However, it is always safe to assume that your CO alarm is in perfect condition whenever it sounds the alarm. You should ensure that everyone vacates the home and troubleshoot the actual cause of the alarm.
You can identify if your CO going off is a false alarm by gauging the pattern of the beeps as follows:
- If the alarm beeps four times, accompanied by a pause, it signifies the presence of CO gas. Notify the occupants of the house immediately and exit the premise.
- One chirp after a minute signifies that the batteries are dying and thus need an immediate replacement.
- If it produces five beeps per signal, it signifies that the detector has reached its end of life and needs a replacement.
Simply put, pay attention to the beeping pattern of your CO detector to determine if it is an actual or false alarm.
While the sound of the detector beeping in the middle of the night could be a significant cause of panic and frustration, avoid panicking as the sound is usually a warning that something is amiss; thus, it gives you enough to check where the source of the problem is.
Listed below are some of the notable causes of a false alarm from your carbon monoxide detector:
- We mentioned earlier that it is important to notify other occupants in adjacent premises as the CO gas could have sipped through the walls and the floor. This could be a similar case that causes a false alarm. The CO gas could have penetrated through the walls or floor of a neighbor and entered your house through a joint loft space.
- Carbon monoxide detectors are designed to last about 5-7 years; others go up to ten years. Therefore, if the alarm has exceeded its life span, it becomes erratic. The detector may also go off if the device has achieved its end of life and needs a replacement. This is considered one of the most common reasons for false alarms from carbon monoxide detectors.
- The presence of moisture within the location of the carbon monoxide detector may also trigger a false alarm. For this reason, homeowners are advised against installing smoke alarms in areas with excessive steam.
- The type of charger used in charging the CO detector batteries could also trigger the alarm. In particular, the lead acid battery chargers usually produce hydrogen gas that sets off the CO detector. Consider this, especially if you are charging your caravan/boat battery home.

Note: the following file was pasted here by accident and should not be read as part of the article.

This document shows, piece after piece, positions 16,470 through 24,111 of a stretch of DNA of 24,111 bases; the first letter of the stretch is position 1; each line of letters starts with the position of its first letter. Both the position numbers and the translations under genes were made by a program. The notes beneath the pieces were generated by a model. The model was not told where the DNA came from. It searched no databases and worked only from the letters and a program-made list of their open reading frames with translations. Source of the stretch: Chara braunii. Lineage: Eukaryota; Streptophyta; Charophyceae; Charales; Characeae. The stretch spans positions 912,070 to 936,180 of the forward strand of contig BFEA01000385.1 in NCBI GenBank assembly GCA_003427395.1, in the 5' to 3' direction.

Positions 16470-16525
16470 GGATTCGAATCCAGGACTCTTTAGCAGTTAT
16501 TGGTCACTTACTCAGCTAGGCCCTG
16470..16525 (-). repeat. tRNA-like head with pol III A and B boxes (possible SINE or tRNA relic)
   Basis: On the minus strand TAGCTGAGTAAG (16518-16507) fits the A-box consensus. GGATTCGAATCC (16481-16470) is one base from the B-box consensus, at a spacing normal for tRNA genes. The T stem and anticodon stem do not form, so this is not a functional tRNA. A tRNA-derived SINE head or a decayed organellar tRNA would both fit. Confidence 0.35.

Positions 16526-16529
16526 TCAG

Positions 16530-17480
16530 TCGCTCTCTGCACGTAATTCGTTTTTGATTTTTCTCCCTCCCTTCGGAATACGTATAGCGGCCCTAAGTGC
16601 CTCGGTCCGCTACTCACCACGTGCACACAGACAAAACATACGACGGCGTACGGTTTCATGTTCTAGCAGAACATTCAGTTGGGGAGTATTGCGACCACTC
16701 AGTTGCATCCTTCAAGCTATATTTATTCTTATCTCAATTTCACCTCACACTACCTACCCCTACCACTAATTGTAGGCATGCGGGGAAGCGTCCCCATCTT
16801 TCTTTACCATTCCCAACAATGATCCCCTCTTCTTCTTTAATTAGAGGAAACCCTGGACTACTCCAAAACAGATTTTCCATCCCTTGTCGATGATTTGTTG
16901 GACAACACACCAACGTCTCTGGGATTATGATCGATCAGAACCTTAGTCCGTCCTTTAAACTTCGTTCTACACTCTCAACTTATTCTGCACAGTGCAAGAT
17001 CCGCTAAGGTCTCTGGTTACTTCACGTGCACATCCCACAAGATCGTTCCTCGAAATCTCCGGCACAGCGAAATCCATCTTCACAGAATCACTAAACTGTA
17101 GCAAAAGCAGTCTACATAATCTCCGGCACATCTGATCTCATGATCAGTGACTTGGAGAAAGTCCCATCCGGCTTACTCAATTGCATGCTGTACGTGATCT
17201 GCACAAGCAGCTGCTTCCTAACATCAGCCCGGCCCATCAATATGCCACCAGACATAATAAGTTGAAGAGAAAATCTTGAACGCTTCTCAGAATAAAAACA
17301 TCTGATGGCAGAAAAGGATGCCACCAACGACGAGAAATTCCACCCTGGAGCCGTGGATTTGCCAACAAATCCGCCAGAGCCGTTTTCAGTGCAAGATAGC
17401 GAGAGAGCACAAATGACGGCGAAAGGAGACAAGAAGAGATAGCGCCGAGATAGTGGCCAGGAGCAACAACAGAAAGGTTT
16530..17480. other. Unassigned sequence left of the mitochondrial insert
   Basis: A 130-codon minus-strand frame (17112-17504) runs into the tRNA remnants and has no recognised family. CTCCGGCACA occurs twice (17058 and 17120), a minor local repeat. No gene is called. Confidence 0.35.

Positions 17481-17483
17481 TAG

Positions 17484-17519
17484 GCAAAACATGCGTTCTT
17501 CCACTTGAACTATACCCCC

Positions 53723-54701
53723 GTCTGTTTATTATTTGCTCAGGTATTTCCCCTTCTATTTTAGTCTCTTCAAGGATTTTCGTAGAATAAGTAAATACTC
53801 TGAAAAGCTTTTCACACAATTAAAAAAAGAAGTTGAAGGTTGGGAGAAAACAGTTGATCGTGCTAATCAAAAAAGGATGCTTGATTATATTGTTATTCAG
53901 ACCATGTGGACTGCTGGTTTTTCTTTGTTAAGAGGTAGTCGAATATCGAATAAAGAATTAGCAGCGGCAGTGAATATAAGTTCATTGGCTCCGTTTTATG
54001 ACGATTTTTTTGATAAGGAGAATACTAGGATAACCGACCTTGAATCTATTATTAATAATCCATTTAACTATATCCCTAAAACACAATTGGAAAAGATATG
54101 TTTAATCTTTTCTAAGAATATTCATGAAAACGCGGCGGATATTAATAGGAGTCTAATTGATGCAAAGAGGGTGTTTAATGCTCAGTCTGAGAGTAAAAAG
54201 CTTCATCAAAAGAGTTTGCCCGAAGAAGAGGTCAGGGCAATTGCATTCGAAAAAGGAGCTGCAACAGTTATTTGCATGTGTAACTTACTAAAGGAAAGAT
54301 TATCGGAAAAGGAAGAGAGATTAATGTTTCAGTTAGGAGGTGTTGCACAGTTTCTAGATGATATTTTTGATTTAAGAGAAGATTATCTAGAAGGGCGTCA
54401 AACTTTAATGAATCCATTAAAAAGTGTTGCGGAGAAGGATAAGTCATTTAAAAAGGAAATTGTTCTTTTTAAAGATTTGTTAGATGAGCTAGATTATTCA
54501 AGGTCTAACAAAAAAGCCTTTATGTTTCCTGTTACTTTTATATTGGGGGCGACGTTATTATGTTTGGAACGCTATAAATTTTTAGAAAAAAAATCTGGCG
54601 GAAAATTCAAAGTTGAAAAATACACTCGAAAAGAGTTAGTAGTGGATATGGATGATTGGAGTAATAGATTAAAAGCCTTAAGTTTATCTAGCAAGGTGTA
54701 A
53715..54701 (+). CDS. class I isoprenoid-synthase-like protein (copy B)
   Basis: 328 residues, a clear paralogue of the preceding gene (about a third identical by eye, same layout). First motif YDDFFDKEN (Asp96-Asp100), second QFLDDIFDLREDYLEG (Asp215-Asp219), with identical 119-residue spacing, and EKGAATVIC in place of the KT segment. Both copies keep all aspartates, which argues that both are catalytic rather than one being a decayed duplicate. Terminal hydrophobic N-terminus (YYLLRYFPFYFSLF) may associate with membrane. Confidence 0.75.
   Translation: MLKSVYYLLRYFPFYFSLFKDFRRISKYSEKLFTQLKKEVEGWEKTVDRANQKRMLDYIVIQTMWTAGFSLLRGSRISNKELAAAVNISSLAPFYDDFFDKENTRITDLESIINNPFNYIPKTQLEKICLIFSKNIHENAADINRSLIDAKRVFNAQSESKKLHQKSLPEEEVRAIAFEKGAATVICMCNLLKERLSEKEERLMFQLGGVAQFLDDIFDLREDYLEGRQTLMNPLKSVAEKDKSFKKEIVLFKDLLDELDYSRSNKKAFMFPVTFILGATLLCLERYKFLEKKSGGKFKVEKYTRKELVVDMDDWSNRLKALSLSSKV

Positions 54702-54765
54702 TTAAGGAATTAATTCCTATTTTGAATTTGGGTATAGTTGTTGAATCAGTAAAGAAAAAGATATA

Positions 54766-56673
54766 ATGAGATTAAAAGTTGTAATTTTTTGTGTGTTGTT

- Freshly screeded floors also emit gases that would trigger the carbon monoxide alarm.
- The type of carbon monoxide detector installed will also affect its ability to function as desired. Some carbon monoxide alarms are not compatible with some types of premises. For instance, ensure that your alarm is kitemarked BS EN50291-2 if installed in a caravan, tent, boat, or living quarters of a horsebox. This is because alarms tested to BS EN50291-1 can only be used in home environments. They are not suitable for camping or caravanning.
- Another cause of a false alarm from your CO detector is the presence of a heavy smoker in a room. Smoke from tobacco could offset the alarm, especially if it is poorly ventilated.
- The location of your home also influences how well your CO alarm functions. For instance, homes that are adjacent to jam-packed roads experience higher levels of CO concentrations. This is because of the traffic fumes that enter the house, which may, in turn, offset the CO detector.
- Your carbon monoxide detector is also likely to produce several audible sounds to indicate that your battery is low and needs replacement. It could also mean that there is a fault somewhere within the device. Therefore, always ensure that you read the device’s manual to interpret the different sounds it produces correctly.
- Dust and insects may trigger your carbon monoxide alarm unnecessarily. A lot of dust build-up in the sensor chambers can offset the alarm. Also, when an insect crawls into the unit, it will cause the alarm to sound.